The research papers are analyzed on the basis of searching the keywords related to behavioral finance on various published journals, conference proceedings, working papers and some other published books. These papers are collected over a period of year’s right from the time when the most introductory paper was published (1979) that contributed this area a basic foundation till the most recent papers (2016). These articles are segregated into biases wise, year-wise, country-wise and author wise. All research tools that have been used by authors related to primary and secondary data have also been included into our table.

Findings

A new era of understanding of human emotions, behavior and sentiments has been started which was earlier dominated by the study of financial markets. Moreover, this area is not only attracting the, attention of academicians but also of the various corporates, financial intermediaries and entrepreneurs thus adding to its importance. The study is more inclined toward the study of individual and institutional investors and financial advisors’ investors but the behavior of intermediaries through which some of them invest should be focused upon, narrowing down population into various variables, targeting the expanding economies to reap some unexplained theories. This study has identified 17 different types of biases and also summarized in the form of tables.

Research limitations/implications

The study is based on some of the most recent findings to have a quick overview of the latest work carried out in this area. So far very few extensive review papers have been published to highlight the research work in the area of behavioral finance. This study will be helpful for new researches in this field and to identify the areas where possible work can be done.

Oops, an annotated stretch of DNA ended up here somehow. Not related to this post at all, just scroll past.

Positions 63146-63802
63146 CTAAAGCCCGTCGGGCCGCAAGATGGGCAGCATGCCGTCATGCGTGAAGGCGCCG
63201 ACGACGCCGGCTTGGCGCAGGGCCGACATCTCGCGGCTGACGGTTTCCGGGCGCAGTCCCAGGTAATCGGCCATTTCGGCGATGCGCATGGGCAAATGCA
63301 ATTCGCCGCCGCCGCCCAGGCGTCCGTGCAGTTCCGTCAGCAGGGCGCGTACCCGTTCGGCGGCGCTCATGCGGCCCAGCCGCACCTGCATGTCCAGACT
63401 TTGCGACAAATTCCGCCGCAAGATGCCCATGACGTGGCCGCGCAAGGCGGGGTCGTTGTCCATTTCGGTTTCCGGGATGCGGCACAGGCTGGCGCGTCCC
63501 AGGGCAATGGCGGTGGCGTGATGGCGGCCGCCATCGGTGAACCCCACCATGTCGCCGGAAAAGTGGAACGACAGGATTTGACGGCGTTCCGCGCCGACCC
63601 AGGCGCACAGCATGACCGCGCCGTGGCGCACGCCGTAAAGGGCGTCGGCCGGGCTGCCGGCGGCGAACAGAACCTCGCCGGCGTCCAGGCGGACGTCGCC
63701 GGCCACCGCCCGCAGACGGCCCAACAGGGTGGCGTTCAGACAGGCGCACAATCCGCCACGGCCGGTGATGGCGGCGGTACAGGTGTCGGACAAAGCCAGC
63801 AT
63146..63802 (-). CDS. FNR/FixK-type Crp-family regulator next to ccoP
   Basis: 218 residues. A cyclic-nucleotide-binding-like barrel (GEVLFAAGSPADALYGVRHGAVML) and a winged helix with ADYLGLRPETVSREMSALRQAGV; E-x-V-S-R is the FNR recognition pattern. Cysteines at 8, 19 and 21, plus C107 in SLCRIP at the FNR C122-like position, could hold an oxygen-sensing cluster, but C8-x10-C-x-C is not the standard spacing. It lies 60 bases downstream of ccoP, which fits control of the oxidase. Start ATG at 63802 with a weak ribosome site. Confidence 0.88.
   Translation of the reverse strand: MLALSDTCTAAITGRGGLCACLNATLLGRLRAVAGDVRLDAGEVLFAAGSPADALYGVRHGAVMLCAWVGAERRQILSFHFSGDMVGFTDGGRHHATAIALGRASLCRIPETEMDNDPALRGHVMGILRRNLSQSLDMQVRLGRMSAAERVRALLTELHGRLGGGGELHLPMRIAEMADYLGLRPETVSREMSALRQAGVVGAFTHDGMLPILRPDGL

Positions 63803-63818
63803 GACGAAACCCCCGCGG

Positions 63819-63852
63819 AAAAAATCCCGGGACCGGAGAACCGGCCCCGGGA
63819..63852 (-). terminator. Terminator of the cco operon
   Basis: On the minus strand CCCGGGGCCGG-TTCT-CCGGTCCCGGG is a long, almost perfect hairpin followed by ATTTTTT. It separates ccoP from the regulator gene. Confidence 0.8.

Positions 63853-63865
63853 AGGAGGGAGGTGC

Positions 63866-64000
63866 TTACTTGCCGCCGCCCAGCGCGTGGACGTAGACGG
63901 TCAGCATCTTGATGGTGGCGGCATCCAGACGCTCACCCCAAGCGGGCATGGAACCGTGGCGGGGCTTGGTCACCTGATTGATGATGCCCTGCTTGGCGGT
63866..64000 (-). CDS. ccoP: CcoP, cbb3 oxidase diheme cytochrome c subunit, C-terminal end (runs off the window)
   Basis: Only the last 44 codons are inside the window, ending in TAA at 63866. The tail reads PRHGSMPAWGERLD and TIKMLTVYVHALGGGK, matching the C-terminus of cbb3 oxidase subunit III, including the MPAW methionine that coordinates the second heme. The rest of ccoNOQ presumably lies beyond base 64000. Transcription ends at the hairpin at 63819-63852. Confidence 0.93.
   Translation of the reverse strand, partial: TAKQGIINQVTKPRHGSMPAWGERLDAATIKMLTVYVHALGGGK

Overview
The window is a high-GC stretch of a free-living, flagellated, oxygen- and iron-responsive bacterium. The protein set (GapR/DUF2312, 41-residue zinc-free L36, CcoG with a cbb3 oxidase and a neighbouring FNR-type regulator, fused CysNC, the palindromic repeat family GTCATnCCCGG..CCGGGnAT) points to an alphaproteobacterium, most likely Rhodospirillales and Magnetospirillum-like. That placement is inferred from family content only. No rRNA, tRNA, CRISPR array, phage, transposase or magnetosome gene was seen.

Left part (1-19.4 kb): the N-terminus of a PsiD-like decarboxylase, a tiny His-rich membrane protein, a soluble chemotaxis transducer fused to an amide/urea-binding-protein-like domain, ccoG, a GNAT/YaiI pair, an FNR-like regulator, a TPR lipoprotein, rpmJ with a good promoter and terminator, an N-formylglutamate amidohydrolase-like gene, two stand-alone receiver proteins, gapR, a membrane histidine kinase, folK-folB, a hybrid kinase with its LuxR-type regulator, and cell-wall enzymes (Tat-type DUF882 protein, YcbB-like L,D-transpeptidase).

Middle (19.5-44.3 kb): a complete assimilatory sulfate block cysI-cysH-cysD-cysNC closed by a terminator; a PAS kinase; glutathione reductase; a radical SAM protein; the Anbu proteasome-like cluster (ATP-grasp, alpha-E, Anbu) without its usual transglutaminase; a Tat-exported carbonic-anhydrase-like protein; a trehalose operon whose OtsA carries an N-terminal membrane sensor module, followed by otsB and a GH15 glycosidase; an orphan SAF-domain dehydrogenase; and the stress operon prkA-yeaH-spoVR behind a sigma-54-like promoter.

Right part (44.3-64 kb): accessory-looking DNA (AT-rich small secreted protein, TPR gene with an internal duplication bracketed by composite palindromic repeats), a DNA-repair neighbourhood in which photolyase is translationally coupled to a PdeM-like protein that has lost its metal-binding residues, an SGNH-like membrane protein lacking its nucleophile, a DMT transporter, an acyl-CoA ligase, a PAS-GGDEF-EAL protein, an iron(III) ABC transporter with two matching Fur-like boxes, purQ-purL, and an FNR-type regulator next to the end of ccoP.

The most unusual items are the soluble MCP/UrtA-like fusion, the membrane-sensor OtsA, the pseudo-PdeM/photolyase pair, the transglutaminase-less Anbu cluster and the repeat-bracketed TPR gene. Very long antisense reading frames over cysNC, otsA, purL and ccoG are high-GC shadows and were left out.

Practical implications

Practical implication of the research is that companies, policymakers and issuers of securities can watch out of investors’ interest before issuing securities into the market.

Social implications

Under the Social Implication, investors can recognize several behavioral biases, take sound investment decisions and can also minimize their risk.

Originality/value

The essence of this paper is the identification of 17 types of biases and the literature related to them. The study is based on both, the literature on investment decisions and the biases in investment decision-making. Such study is less prevalent in the developing country like India. This paper does not only focus on the basic principles of behavioral finance but also explain some emerging concepts and theories of behavioral finance. Thus, the paper generates interest in the readers to find the solutions to minimize the effect of biases in decision-making.

Details

Qualitative Research in Financial Markets, vol. 10 no. 2
Type: Research Article
ISSN: 1755-4179

Keywords

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Book part
Publication date: 8 November 2010

David Dunning and Detlef Fetchenhauer

Trust involves making oneself vulnerable to another person with the prospect of receiving some benefit in return. Contemporary theoretical accounts of trust among…

Abstract